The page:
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Ecuadorians are just three steps away from the no longer needing the Schengen visa

Published on December 19, 2022

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In a recent interview, Member of the European Parliament Javier Zarzalejos explained that Ecuador’s entry into the list of countries that do not require a Schengen visa has the votes to be approved in the European Parliament.

The expectation about the possible withdrawal of the short-stay Schengen visa for Ecuadorians has grown in recent days. However, hope was overshadowed by a corruption case in the European Parliament.

In a recent interview with Ecuadorian journalists, Member of the European Parliament (MEP) Javier Zarzalejos clarified the scenario and explained the pending steps for Ecuador to be able to enter the list of countries that do not require a visa to enter Europe.

According to the parliamentarian, there are no reasons for the measure to be rejected and what remains ahead are technical and not political issues. In addition, in the European Parliament there would be the votes to approve the measure.

What are the remaining steps to complete the Schengen visa waiver process?

We have taken a step that is already important: the legislative commission has adopted the decision that Ecuador be part of the list of countries that do not need a visa to enter the Schengen territory.

The next step is for this vote to be ratified by the plenary session of the European Parliament. And, from there, the decision will be adopted by the co-legislator, that is the European Council, which brings together the governments.

Then the technical procedures for the practical implementation of the measure have to be made.

We are in a very advanced state, the important thing was the legislative decision that has already been taken.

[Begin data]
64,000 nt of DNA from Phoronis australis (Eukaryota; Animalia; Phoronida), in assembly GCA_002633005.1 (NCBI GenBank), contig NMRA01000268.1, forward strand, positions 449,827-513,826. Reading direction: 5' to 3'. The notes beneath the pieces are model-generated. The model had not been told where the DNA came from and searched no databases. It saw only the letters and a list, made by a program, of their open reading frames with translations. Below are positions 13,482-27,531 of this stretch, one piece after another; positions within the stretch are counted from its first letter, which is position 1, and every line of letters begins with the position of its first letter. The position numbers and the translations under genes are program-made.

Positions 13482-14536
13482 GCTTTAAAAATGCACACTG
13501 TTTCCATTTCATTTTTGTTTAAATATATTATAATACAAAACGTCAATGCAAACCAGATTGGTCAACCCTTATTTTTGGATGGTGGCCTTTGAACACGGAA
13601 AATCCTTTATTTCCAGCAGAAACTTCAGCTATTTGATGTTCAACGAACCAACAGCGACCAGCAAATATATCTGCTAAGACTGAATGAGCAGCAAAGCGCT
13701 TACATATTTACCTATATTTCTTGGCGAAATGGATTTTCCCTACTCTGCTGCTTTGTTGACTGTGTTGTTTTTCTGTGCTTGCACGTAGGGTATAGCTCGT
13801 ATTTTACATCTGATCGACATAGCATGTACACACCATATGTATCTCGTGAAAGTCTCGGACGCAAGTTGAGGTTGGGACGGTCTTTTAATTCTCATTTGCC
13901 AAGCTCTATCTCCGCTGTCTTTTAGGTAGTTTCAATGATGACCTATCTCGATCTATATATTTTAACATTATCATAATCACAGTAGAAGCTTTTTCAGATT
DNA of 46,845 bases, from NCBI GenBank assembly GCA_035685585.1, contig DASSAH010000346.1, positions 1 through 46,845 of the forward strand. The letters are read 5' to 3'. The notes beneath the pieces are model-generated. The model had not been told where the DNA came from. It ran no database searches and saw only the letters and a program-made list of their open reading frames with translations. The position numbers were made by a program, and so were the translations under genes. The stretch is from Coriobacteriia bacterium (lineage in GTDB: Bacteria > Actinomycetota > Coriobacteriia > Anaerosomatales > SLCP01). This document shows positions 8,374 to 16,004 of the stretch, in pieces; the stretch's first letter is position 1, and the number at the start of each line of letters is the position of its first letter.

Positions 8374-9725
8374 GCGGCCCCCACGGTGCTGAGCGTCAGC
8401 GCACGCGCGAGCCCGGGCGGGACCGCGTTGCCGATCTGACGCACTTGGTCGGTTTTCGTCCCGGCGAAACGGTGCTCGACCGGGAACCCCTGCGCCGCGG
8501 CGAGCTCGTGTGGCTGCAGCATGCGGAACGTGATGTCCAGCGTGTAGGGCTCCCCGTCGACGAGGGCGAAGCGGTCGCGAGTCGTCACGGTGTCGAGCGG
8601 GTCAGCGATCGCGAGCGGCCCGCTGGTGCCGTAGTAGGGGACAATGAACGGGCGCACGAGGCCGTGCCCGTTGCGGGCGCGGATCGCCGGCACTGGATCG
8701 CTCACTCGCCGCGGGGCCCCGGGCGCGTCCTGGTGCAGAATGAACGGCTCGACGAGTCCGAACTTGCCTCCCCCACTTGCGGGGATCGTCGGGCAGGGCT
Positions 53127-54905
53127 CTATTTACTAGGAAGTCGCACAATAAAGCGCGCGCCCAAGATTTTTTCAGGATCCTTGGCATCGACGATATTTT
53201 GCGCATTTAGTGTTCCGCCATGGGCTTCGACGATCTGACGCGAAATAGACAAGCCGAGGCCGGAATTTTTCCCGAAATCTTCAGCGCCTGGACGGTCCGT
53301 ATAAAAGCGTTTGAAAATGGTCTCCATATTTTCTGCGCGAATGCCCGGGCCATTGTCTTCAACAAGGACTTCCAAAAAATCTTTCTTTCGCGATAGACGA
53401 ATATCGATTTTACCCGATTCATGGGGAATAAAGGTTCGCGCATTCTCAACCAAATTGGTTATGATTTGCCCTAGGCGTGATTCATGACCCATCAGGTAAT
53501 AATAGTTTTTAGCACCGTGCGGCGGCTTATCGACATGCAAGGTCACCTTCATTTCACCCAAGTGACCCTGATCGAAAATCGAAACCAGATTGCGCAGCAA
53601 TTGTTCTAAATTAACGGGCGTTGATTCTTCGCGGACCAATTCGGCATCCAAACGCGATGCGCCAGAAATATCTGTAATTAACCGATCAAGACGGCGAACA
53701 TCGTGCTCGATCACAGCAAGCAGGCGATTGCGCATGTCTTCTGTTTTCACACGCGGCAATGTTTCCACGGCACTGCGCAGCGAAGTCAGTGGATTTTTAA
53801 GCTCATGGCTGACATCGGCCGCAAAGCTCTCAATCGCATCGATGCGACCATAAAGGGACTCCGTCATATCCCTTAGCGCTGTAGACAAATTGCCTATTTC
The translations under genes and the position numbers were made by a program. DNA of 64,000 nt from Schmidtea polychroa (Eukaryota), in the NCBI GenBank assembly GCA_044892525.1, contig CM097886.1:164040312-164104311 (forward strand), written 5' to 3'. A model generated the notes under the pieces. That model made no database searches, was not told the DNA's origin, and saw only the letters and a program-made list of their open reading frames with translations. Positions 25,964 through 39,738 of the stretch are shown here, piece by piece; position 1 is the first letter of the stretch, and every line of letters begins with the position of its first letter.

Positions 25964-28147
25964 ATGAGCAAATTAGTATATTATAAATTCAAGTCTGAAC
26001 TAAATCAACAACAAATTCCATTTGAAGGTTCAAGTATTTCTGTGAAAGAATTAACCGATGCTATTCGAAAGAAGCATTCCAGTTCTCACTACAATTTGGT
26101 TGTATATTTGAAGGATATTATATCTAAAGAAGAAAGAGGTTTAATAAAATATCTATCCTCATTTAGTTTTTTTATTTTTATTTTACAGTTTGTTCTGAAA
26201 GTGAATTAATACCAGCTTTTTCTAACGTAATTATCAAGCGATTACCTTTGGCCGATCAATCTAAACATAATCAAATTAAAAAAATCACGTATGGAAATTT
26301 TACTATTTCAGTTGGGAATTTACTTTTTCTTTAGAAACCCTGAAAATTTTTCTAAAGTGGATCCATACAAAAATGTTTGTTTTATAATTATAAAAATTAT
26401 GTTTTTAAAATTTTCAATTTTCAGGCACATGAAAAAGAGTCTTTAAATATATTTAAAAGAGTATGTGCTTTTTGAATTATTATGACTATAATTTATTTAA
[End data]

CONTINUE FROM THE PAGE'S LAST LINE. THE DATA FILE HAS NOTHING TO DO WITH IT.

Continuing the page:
Ecuador’s request was in the same package as Qatar, Kuwait and Oman. After the corruption scandal that engulfed Qatar, what will happen now with that dossier?

We have worked very hard together with the Ecuadorian authorities to add Ecuador to this list. And we want to avoid at all costs that Ecuador is affected by circumstances that, precisely, do not affect it, but quite the opposite.

In that sense, the situation in Ecuador is exactly the same as it was. No political group has raised any criticism, no reservation, no objection.

And, for those of us who have promoted the incorporation of Ecuador to this list, it is a great honor to have advocated for a country whose democratic nature is recognized.

I want to bring a message of calm, from the point of view of the European Parliament.

Upon learning of the allegations in relation to Qatar, we have adopted a logical decision: withdraw this matter from the agenda and reconsider the situation in Qatar.

In the coming weeks, probably the next plenary session of the European Parliament, this will already be a reality. And I can say that the other speakers from other political groups agree that Ecuador does not have to pay the piper for other countries.

Ecuador has presented absolutely impeccable credentials on this point.

In the January vote, then, a decision would be made on Qatar, and the Ecuador process would continue its course?

We have to see what specific treatment we give to the case of Qatar. As also happened to us with Kuwait, which a few weeks ago had applied the death penalty to seven prisoners, when we were about to vote on this regulation.

That also meant that we had to reconsider the situation in Kuwait, and we did. But that did not affect the whole regulation.

We will now agree on a formula, a specific amendment, which we will submit to the plenary session of the European Parliament in relation to Qatar.

But there is already a text approved by the Legislative Commission, approved by the parliamentary groups, which simply has to be ratified in plenary. And that it would have been ratified, as we all would have expected, if this investigation had not arisen.

What number of votes is required for approval?

The simple majority, half plus one of the votes cast. But the vote in commission, where all the groups are present, was absolutely comfortable and broad in favor of this regulation.

Weren’t there some statements within Parliament that Ecuador would not be ready to enter the Schengen visa exemption list?

Those statements may have been confusing, on the part of the interior commissioner, with whom I have spoken about this issue.

But even when we talk about the parameters that must be met, Ecuador has successfully and efficiently introduced the biometric passport, which is an important requirement.

It has also adopted legislation that is fully satisfactory for the issue of the return of people who enter or remain irregularly in the territory of the Union, through the Human Mobility Law and the regulations.